For the past year, I’ve been working at a small, rural community college. This is a step back in scale in a chain of step backs – I went from working as an advisor at one of the largest universities in the US (Arizona State University) to working in admissions at a university that was about half the size (Portland State University) to working at a school that has a total enrollment that might fit in one of the auditoriums at ASU.
There are things I love about my job – where I am, that I get to help students whose backgrounds are much like my own, that I get to do it in a location that is easily my favorite ever – at a meeting of land, sea and sky like no other I’ve experienced. I occasionally think about returning to the university, and I might. It’s totally possible. But right now, whenever I go to the ocean or walk in the woods, I can’t imagine living anywhere that I couldn’t access both within 20 minutes. I find a peace there I’ve not found anywhere else.
There are also things I don’t love about my job – funding issues, campus/personality politics and faculty members who seem to do nothing more than contribute largely to issue #2 on this list. I’m here for the student. I always have been; it’s why I pursued a career in higher education. I know how my own world has been broadened, enhanced… changed on a deep level. And I love nothing more than helping to make that happen for other students. I don’t understand how people forget why we’re here, particularly why we’re here at a community college. We’re not here to do research. We’re here to serve students. Period. And in an area like this, we know those students are going to bring a slew of challenges with them. So I’m at turns baffled and pissed when I encounter people who use students like pawns to get what they want or to act out against when when they don’t.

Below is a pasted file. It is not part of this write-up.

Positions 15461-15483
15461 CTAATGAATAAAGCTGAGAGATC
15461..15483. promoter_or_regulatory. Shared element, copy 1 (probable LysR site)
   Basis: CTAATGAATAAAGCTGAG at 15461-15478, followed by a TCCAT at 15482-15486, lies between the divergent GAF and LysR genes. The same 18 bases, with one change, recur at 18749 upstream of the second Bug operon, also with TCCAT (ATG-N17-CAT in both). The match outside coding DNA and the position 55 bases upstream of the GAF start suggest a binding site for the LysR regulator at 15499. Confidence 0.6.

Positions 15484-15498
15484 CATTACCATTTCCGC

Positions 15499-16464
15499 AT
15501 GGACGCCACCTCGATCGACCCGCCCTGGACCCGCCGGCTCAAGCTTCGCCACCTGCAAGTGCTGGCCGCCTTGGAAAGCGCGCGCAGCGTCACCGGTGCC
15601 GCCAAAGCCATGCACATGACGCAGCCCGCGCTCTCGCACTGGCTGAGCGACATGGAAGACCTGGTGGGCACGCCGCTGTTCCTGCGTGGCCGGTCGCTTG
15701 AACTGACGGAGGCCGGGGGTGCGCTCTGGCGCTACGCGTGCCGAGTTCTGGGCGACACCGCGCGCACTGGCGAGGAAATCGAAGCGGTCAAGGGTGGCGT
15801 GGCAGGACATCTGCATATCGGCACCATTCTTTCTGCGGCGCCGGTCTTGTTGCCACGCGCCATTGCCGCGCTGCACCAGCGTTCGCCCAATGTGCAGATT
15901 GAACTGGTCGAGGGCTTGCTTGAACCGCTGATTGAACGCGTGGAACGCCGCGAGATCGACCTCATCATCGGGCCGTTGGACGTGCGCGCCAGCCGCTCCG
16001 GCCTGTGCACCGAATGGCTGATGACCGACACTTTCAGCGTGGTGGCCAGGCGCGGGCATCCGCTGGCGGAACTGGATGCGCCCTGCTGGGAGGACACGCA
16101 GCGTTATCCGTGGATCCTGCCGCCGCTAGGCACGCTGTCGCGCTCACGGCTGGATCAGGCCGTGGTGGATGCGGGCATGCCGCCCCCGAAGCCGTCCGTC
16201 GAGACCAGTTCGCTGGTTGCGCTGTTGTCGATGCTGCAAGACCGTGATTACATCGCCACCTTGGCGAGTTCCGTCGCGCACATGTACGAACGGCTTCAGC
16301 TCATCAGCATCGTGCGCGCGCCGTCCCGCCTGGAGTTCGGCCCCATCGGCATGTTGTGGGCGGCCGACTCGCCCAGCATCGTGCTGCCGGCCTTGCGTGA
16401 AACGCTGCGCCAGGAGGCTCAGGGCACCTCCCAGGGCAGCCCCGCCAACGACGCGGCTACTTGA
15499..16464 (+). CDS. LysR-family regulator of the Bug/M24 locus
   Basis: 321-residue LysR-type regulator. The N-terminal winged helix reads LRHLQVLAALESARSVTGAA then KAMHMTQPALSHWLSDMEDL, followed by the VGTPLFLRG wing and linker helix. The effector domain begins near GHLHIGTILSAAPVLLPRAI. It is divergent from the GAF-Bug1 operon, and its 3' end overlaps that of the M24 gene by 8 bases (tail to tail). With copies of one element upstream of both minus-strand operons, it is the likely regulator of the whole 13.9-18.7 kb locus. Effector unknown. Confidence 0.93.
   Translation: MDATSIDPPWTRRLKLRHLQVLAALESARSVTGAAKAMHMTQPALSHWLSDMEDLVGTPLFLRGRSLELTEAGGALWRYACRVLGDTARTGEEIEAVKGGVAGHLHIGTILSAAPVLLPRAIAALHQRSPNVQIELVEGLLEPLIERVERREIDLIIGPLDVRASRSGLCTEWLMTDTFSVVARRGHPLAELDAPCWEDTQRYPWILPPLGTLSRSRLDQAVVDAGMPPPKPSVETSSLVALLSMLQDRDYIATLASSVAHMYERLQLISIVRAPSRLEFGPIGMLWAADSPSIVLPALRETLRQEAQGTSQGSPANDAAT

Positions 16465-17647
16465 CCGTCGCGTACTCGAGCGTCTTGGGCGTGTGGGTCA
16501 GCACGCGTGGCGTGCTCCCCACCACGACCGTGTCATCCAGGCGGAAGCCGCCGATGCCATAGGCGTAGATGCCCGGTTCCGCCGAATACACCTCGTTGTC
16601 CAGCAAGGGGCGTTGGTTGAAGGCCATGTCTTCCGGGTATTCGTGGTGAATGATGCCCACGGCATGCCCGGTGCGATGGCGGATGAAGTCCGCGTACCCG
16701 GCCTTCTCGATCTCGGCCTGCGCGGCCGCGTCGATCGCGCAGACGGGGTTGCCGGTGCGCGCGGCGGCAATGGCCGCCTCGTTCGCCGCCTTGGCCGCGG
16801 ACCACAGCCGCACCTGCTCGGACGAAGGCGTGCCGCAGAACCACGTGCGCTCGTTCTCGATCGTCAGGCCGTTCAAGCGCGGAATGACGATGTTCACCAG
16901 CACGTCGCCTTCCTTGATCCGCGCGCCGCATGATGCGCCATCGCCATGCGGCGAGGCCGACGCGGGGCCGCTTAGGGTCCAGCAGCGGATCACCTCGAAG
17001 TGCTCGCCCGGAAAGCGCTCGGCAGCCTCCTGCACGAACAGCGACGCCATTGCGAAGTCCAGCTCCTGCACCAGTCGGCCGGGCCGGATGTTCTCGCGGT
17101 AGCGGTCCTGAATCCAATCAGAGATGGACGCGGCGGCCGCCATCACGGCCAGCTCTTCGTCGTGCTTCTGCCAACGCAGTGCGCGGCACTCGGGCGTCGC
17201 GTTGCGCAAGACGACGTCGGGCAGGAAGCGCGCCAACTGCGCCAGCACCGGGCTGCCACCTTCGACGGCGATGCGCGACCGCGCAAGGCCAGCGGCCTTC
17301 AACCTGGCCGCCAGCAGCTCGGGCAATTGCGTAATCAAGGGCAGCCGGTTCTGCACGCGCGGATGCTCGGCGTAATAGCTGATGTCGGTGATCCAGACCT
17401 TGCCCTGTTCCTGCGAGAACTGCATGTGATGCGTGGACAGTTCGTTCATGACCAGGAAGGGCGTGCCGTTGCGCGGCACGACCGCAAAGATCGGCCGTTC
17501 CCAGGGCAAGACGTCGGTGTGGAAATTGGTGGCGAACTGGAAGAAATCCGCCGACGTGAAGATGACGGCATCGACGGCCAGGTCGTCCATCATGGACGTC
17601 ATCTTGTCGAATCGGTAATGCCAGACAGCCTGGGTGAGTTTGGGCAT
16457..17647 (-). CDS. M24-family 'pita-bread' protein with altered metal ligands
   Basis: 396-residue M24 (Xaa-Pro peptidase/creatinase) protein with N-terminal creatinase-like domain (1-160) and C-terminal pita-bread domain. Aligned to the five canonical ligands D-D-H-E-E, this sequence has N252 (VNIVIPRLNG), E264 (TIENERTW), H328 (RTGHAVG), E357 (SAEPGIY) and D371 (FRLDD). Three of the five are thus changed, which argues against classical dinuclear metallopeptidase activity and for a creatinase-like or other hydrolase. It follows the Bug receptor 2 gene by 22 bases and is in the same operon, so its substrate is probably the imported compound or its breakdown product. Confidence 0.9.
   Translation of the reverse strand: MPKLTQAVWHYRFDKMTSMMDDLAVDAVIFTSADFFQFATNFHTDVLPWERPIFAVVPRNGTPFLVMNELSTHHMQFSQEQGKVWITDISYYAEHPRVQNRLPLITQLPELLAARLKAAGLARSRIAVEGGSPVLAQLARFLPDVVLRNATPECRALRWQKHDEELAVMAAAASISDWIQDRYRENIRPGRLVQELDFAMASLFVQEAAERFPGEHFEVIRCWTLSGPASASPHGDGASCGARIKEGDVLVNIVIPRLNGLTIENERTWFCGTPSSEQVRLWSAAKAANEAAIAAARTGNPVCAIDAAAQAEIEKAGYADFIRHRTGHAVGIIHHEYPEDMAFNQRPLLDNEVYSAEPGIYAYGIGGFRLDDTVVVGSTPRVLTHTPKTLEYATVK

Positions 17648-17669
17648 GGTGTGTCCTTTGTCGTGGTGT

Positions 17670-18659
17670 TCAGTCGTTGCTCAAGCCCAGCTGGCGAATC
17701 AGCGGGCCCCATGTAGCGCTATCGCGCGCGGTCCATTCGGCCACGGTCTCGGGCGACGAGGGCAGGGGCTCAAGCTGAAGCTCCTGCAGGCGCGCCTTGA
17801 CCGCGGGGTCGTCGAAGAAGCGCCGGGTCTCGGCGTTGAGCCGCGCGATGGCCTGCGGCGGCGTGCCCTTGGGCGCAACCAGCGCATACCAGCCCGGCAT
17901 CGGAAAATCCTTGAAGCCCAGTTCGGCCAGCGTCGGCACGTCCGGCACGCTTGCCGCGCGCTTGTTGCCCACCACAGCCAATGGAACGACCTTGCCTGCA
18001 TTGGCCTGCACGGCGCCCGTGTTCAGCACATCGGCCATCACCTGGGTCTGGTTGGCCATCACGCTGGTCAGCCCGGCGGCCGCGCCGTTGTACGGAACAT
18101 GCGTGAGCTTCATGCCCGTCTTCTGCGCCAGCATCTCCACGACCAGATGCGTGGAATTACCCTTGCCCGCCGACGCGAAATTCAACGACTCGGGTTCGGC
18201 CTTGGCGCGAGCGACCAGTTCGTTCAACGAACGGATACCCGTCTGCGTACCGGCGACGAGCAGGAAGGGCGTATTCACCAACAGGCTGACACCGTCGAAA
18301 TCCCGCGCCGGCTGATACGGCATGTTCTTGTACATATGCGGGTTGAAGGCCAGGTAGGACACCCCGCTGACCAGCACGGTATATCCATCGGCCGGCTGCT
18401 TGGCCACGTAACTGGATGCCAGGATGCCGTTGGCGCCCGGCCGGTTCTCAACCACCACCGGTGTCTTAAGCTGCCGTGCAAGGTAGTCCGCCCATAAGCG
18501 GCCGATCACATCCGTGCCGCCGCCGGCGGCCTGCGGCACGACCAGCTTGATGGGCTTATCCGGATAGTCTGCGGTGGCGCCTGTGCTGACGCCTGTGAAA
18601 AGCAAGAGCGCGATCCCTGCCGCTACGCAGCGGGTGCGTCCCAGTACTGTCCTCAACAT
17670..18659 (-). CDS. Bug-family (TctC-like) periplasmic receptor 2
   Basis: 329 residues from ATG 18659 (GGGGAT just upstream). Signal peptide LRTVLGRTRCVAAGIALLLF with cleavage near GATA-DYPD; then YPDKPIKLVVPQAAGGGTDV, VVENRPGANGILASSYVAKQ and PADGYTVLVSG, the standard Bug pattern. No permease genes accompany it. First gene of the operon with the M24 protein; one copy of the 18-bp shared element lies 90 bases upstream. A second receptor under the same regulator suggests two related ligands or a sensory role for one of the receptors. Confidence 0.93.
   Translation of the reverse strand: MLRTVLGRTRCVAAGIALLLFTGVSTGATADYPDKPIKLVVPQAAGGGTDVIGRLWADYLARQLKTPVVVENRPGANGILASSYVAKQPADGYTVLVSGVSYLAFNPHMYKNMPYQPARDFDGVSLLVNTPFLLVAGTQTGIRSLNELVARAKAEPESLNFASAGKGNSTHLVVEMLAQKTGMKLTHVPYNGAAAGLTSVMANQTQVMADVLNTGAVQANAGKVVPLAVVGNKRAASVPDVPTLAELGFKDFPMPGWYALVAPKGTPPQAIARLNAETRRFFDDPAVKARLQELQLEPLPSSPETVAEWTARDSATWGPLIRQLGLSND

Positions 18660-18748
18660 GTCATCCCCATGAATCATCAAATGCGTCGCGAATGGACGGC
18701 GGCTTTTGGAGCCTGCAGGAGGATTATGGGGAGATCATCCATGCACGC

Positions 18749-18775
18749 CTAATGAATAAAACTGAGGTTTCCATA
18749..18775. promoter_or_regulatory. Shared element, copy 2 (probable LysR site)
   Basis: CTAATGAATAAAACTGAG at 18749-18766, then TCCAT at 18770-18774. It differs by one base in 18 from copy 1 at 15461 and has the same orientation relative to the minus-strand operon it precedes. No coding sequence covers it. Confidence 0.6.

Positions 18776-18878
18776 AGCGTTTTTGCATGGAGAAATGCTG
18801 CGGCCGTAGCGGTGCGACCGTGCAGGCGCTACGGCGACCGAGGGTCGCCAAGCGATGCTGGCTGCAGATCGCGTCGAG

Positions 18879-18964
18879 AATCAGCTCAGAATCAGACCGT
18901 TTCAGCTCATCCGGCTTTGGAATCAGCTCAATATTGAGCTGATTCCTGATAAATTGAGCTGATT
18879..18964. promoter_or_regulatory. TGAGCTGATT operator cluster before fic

I’m a professional to the end, particularly when it comes to students, and I just can’t fathom why people are such assholes. How many students are discouraged by being ignored, told they have no business being in school, or misadvised? How many students leave because no one wanted to stop and think about what they were saying and how it might impact a student? Faculty, in particular, wield a lot of power in this regard. There are literally reams of data that show that the more a student is engaged in learning and the more they feel a sense of belonging, the more likely they are to persist to graduation. Faculty members are a huge factor in this, and are singled out as being one of the reasons why students stay or go.
In the university, faculty are often torn between research and teaching. I get that. But if you come to the community college, you are here to teach. If that’s not what you really want to do, find another way to use your education, one that doesn’t cause harm to people who are really trying hard to get a leg up in life. Just because you get a graduate degree doesn’t mean you can teach. I knew this before, but it is painfully apparent here, and carries consequences.
And… at least I have a job. There’s that.